As a computer buff, Ralph Bond has always been ahead of the curve in meeting his kids technology needs.
But when his daughter headed off to the University of Oregon last year, even Bondco-author of The PC Dads Guide to Becoming a Computer-Smart Parent and consumer education manager at Intel Corp.had to do some thinking about what kind of computer to send with her.
These days, more than 70 percent of all college and university students own computers, and choosing what to buy can be overwhelming. Answering a few questions can help make the process easier.
The first step, Bond says, is choosing between a laptop and a desktop computer. Most students pick the portable option, which lets them take notes in the library or study under a shady tree. Then find out if your childs school recommends an IBM-type personal computer or the less-common Macintosh.
After that, its time to decide how much computer you need. Bond recommends buying the most you can afford, particularly when it comes to the machines processor and memory. That way, the computer is more likely to keep up with your childs needs right through graduation.
Dont buy yesterdays technology, Bond says. In the world of technology, it all changes so darned fast. Dont start two steps behind. Start at least where we are.
Here are some tips on how to decide what you need:
- Check with the school. Many universities give specific recommendations for student computing, and some departments also have requirements. As an architecture student, Bonds daughter needed graphics abilities that a math major might not want.
- Weigh online options. More and more campuses offer wireless networking, so with the right equipment your student can access the Internet without plugging in. Other schools may require a modem and telephone access. Again, the school should recommend the best option.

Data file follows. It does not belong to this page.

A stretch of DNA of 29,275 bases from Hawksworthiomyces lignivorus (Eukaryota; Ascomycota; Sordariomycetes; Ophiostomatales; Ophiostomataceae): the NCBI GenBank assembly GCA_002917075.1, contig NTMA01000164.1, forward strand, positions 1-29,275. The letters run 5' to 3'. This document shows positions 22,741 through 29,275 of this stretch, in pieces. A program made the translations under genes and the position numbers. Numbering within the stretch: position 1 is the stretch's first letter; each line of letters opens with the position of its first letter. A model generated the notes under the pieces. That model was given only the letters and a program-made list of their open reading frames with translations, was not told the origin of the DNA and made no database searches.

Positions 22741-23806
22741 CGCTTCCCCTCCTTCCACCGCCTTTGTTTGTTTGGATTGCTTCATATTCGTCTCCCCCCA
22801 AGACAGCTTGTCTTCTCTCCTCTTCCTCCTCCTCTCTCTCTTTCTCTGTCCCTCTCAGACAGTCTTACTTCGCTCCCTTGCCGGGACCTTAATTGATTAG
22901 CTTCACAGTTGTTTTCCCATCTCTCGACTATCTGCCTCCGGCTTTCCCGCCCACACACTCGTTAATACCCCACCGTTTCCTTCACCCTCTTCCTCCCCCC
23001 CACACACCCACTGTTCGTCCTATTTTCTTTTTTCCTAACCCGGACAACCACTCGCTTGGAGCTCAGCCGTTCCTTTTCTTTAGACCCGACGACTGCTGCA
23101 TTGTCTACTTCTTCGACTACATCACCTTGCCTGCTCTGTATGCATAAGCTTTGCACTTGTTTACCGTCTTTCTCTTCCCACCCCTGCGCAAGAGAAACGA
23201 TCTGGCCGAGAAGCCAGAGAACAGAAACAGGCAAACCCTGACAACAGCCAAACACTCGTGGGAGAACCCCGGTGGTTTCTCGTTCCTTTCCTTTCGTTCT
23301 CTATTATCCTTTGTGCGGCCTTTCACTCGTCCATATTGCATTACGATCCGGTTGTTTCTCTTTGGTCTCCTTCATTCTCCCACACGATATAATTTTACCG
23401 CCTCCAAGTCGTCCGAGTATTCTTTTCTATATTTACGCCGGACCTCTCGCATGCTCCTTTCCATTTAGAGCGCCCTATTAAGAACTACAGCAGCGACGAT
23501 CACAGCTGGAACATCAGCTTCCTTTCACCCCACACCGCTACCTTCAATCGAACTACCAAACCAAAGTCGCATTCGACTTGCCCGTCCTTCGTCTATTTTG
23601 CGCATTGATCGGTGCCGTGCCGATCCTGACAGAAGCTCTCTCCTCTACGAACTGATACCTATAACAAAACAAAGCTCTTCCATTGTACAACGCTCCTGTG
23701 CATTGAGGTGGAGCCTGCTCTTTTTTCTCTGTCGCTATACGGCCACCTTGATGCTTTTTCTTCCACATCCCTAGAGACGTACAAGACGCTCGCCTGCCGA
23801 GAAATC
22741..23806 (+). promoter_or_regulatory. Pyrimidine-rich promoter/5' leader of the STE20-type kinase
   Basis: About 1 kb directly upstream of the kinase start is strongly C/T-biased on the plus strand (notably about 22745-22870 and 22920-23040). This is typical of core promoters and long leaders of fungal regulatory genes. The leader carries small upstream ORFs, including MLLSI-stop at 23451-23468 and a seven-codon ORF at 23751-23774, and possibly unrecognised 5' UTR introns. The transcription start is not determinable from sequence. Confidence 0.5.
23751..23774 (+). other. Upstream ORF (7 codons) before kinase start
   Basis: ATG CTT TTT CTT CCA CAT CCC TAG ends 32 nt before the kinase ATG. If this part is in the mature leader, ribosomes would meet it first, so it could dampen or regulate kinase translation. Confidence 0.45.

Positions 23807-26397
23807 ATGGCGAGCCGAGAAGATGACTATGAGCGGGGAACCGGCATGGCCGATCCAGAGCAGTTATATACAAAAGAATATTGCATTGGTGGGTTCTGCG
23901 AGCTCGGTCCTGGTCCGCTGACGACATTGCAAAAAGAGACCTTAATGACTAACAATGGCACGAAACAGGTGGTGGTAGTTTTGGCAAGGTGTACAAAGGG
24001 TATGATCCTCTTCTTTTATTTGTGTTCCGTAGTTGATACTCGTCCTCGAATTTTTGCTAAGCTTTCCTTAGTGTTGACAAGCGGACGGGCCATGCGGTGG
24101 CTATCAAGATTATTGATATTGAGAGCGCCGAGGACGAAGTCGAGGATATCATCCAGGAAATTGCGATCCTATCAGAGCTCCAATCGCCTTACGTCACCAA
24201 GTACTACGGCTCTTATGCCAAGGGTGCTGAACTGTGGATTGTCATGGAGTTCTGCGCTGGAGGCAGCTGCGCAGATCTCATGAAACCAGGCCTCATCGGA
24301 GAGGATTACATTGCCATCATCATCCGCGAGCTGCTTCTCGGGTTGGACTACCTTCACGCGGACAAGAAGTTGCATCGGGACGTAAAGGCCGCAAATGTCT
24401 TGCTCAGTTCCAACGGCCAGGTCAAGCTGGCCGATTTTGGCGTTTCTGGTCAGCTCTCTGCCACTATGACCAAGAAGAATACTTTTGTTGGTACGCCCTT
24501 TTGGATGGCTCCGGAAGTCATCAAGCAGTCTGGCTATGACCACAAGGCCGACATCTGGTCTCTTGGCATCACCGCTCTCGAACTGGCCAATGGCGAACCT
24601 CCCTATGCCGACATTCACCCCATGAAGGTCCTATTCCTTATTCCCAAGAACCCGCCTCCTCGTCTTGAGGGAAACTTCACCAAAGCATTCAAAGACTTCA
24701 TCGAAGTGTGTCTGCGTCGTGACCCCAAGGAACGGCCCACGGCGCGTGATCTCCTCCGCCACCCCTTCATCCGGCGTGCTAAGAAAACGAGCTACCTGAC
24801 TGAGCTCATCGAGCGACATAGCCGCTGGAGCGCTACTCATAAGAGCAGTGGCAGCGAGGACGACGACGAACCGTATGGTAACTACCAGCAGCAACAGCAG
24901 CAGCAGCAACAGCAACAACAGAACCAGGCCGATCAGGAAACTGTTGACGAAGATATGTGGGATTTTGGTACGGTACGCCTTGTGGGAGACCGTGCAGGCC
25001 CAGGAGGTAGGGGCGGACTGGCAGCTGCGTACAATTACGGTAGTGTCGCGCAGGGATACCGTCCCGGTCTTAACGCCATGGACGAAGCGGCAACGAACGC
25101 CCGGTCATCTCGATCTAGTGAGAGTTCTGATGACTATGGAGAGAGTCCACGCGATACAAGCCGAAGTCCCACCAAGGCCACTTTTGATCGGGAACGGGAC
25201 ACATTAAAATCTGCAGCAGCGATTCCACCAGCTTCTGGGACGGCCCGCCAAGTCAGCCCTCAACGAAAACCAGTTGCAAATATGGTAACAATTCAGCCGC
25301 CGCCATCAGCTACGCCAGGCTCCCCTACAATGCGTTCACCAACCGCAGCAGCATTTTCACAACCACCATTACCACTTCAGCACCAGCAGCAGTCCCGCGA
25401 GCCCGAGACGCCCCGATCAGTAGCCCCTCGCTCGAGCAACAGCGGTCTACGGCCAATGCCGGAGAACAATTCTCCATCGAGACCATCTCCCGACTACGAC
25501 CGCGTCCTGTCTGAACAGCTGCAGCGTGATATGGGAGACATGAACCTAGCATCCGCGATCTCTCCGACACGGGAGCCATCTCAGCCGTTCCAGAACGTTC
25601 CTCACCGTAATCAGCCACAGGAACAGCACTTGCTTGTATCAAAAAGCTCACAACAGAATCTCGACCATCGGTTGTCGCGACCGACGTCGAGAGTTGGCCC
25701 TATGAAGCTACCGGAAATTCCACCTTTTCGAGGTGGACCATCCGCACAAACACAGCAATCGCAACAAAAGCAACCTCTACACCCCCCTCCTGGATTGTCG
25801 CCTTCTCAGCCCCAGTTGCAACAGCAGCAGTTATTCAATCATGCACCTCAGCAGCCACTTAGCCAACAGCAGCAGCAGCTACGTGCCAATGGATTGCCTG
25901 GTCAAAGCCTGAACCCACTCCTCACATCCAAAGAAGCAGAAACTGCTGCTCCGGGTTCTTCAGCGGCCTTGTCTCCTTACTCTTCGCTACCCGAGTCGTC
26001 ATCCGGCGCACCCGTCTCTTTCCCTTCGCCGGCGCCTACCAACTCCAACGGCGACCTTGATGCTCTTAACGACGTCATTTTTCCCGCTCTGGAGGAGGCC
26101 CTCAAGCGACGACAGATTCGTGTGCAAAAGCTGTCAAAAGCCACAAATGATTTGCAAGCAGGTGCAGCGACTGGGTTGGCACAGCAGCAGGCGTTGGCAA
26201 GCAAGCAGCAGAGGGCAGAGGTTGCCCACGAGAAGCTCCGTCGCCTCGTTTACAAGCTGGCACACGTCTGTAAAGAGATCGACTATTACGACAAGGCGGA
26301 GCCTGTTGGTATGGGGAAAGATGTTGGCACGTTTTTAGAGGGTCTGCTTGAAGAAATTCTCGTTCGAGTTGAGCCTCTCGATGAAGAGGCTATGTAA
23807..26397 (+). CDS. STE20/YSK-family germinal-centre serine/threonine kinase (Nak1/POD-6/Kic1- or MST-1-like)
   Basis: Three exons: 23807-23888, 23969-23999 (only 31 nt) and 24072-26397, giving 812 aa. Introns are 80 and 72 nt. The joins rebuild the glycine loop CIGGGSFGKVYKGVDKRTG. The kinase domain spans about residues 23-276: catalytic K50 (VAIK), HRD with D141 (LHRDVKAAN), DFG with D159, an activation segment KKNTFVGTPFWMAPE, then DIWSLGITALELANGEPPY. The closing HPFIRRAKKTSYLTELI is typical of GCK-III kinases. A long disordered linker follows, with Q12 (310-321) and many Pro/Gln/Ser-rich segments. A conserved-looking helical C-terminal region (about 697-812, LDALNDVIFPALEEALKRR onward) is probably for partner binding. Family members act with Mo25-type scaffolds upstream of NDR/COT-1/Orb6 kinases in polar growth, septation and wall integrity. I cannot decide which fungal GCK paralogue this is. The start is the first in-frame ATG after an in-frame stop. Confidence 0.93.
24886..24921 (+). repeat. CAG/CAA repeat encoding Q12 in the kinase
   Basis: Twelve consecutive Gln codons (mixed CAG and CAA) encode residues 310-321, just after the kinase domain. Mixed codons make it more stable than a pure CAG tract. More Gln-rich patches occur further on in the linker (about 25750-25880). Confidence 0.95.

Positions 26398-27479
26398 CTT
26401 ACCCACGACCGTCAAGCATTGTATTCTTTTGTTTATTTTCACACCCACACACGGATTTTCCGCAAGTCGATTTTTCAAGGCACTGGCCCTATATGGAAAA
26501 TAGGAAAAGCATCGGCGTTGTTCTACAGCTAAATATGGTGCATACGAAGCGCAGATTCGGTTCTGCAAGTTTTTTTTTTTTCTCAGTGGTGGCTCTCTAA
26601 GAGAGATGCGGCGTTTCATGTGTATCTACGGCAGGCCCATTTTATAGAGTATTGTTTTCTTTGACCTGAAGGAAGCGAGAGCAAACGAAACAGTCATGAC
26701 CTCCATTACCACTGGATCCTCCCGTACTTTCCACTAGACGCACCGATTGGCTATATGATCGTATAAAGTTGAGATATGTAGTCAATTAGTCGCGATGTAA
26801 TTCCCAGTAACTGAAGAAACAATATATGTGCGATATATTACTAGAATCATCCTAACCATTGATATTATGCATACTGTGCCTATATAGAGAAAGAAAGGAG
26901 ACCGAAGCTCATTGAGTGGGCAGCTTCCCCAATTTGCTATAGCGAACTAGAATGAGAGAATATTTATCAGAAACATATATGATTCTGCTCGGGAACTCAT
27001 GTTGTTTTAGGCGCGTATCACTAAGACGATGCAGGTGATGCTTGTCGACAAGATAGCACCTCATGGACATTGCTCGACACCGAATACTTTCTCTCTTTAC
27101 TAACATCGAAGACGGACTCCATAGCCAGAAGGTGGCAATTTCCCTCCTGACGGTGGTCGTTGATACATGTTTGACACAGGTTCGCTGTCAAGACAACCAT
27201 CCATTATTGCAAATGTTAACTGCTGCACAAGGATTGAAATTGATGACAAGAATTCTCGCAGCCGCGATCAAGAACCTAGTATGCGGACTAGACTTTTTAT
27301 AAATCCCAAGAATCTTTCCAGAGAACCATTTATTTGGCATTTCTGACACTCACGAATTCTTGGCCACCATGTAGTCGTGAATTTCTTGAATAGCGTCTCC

- Dont forget details. Carefully consider add-ons, which can include a space-saving flat-screen monitor and a printer (Bond prefers a laser printer, which costs more up-front, but saves on pricey ink cartridges). Some are mandatory, especially a good surge protector to ward off the effects of iffy dorm wiring (expect to pay about $30). Also consider anti-virus software and insurance for theft protection (check your homeowners policy and the schools coverage).
- Explore multimedia. Todays students dont need a computer, stereo system, and TV; their computer can be all three. Speakers and a subwoofer can turn a laptop into a quality hi-fi. A built-in DVD player provides a spot to watch movies, and the next step, a writable DVD hooked to the dorms cable TV, can record a students favorite shows when she goes off to study.
Sound high-tech? Thats only the beginning. For an ultra-hip campus computer, check out the latest thing: convertibles. These laptops (which cost around $2,500) work like a full PC, but with a twist. The screen swivels around to become an electronic tablet, so students can take lecture notes longhand and have the computer translate their scribbles into text. Bond calls it the ultimate groovy thing.
It sure beats a ball-point pen.
Looking for computer add-ons your student will love? Check out these options (prices are estimated retail):
- A wireless keyboard and mouse ($35-$70) come in handy in crowded college housing.
- Thumb drives ($30-$60) are tiny portable hard disks that fit on a key chain.
- A keyboard vacuum ($20) can protect your investment in a dusty dormitory.
- A Web cam ($50-$100) can give you free face-time with your kid.